Other ways of preparing include writing your speech in dot points on palm cards and having these ready to go. It’s helpful if you know most of the speech off by heart, having the palm cards there as a backup. Make sure your timing is correct. If the speech needs to be 2 minutes, aim for either just short of or just over 2 mins, but try not to be too short or too long by 15 seconds or more. The closer to the time expectation, the better.

Practice practice practice!! And practice some more! Recording yourself doing the speech is also a really good way to prepare so you can see for yourself where you may need to improve. The more you practice your speech, the more you will improve, meaning when it comes time to deliver it, you’ll feel more confident.

2. Eye contact

Have you ever noticed that when you’re watching someone do a speech, if they’re looking at you or looking around, you can make more of a connection with what they’re saying than if they were looking down at notes or palm cards the whole time. Eye contact is really important. Look around at your audience and scan the room. If you need to look down at your palm cards, that’s perfectly ok but make it just a few seconds in between looking up again. Ideally, most of your time will be spent looking at and around your audience, with minimal glances down at palm cards.

public speaking for kids
Let your personality shine through in your speech delivery! Use expression and smile!

3. Confidence

TRY to look confident, speak confidently and stand with confidence. Remember your posture! If you’re not FEELING confident and you’re feeling like nerves are getting the better of you, just FAKE the confidence. Even faked confidence can fool your audience, and sometimes when you’re faking this confidence, you will fool yourself, leading to less nerves and a better delivery anyway!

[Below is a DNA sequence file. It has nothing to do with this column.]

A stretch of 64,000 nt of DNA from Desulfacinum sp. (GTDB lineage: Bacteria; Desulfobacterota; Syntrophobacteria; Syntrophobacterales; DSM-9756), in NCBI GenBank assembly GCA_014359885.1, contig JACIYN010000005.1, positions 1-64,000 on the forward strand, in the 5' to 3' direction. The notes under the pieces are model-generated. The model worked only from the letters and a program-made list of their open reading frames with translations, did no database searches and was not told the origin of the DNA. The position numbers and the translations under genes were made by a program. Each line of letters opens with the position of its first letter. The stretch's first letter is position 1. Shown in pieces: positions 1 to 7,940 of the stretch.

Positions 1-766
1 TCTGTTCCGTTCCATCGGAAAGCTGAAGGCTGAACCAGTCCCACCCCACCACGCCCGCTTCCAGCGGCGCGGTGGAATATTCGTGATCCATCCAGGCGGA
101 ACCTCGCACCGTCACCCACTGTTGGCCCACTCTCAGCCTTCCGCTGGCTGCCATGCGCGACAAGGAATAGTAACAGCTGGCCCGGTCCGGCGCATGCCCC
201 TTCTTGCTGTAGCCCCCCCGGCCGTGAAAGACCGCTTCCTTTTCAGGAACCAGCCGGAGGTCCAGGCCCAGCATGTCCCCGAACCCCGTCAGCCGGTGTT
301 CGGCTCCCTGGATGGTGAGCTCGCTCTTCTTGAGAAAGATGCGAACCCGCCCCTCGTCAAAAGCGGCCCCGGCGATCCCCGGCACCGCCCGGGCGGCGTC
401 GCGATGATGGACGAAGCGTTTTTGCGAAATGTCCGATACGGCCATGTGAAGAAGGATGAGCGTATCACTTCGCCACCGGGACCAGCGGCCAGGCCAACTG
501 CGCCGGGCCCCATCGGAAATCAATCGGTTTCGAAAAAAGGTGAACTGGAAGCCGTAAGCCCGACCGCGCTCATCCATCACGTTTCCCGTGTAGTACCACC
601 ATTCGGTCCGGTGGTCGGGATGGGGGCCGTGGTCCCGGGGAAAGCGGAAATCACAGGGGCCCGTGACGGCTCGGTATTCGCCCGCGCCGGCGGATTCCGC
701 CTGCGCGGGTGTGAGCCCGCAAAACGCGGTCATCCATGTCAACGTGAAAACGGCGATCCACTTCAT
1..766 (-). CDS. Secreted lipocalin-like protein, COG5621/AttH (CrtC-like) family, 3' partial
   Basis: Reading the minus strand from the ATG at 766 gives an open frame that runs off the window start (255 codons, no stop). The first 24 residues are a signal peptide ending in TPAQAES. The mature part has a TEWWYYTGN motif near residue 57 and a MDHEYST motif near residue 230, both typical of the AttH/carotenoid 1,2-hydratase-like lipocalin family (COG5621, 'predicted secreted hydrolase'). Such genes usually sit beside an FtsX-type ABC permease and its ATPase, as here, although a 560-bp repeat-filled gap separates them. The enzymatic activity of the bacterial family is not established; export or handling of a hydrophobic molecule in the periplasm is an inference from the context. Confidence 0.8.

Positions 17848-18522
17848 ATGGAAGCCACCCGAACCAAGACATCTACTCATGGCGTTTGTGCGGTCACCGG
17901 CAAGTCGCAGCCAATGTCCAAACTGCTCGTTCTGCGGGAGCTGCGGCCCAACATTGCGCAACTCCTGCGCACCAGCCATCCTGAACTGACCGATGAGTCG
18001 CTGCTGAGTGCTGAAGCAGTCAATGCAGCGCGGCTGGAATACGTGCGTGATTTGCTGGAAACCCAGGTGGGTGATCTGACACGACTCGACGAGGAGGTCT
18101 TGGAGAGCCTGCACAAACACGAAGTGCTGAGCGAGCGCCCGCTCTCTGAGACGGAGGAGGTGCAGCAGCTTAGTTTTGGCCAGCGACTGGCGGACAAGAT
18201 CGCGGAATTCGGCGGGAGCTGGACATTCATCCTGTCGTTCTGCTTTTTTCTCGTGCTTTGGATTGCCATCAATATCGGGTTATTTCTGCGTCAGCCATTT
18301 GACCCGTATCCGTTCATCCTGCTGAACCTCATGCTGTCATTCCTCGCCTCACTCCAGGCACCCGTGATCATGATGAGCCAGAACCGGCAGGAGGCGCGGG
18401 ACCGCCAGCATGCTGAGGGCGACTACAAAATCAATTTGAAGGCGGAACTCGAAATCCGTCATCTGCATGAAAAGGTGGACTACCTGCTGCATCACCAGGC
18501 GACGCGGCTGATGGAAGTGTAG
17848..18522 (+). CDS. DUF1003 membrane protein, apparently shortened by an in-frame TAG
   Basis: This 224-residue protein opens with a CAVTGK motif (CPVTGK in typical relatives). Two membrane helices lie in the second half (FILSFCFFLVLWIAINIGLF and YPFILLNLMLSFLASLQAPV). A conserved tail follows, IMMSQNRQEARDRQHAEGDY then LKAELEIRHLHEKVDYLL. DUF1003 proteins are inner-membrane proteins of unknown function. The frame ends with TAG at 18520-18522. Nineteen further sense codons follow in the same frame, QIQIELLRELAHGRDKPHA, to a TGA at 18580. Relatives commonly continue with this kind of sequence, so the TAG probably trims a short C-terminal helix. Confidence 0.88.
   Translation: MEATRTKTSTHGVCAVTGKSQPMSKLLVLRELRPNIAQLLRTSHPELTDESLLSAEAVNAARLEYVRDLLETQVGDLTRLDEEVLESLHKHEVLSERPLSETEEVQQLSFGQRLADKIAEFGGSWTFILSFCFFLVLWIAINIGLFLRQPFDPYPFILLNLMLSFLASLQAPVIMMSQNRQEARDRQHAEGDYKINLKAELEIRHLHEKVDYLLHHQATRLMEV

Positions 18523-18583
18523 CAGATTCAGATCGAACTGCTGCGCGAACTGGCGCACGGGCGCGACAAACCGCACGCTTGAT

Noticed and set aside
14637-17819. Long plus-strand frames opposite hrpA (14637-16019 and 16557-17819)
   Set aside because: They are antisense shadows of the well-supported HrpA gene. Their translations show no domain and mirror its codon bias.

4. Expression and personality

Your audience WANTS to connect with you so let your personality shine through in your speech and make sure you use expression in your voice to match your content. If you’re trying to make a point, allow your voice to tell half the story! You can adjust your tone and your inflections if you’re making a statement vs asking a rhetorical question within your speech. Ask yourself if you would be interested if you were the audience to your own speech. A monotone voice for the duration of the speech will engage the audience much less than someone who actually looks excited to share their speech and where the excitement and their personality is being expressed through their use of voice and expression.